Successful texture in a room comes from having a mixture of different textures together, and layering them in a contrasting way. Think smooth with rough, soft with hard, polished against rustic.

Bringing texture into your home has so many benefits: It stops your room from being bland, it adds another dimension, it cushions unwanted sound, and stops echoes, and it brings a feeling of warmth and cosiness.

Texture within monotone or neutral rooms is an absolute must. It stops plainer rooms from being one-dimensional.
— Kate Hatherell- The Home Design School

So let's take a look at the different ways you can bring texture into your home.

1. Wall coverings

Herringbone patterned walls bring a strong textural element to the largest space in the room. Keep the rest of the decor simple to avoid overwhelm.  Image via B&Q

Herringbone patterned walls bring a strong textural element to the largest space in the room. Keep the rest of the decor simple to avoid overwhelm. 

Image via B&Q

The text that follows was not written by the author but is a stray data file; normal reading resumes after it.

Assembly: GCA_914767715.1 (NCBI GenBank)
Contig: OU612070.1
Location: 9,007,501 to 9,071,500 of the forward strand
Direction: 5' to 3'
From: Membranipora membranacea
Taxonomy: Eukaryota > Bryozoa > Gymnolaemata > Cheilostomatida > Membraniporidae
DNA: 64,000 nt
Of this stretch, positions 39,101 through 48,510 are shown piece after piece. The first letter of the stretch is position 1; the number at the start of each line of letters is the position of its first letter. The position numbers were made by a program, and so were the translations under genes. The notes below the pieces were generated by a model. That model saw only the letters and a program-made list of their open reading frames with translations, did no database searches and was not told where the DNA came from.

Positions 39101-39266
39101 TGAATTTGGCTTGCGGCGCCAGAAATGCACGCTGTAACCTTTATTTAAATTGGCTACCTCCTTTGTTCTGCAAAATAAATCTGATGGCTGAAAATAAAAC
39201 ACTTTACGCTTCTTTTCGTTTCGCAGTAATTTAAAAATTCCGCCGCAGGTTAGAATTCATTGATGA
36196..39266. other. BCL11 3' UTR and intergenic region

The biggest surface area in any room is the walls, and there are so many ways to introduce texture into the room. 

If you are lucky enough to have internal stone or exposed brick walls (see main blog image above) , then you already have all the texture you need. But if you have a plainer interior, you can create similar effects with stone cladding, or even brick effect wallpaper. 

Walls can also be clad in rustic style shiplap, or dressed with more formal wainscoting or beadboard

Feather wall hanging texture home

If you don't want such a permanent change, clever use of wall decor can bring much needed texture in. A gallery wall, or clever wall displays may be all you need. (Click >>here<< for more ideas) 

These beautiful feather wall hangings from Mia Fleur bring warmth, texture and contrast to this dark wall.

2. Floor Coverings

Painted hard wood floorboards contrast with the texture of the deep pile rug. Beni rug from Loaf.com

Painted hard wood floorboards contrast with the texture of the deep pile rug. Beni rug from Loaf.com

The second largest space in your room will be the floor. If you already have carpeted floors then you already have a soft texture, but consider layering longer pile rugs over shorter pile carpet for an even more sumptuous look and feel. Be sure to use carpet tape to stop the rug slipping.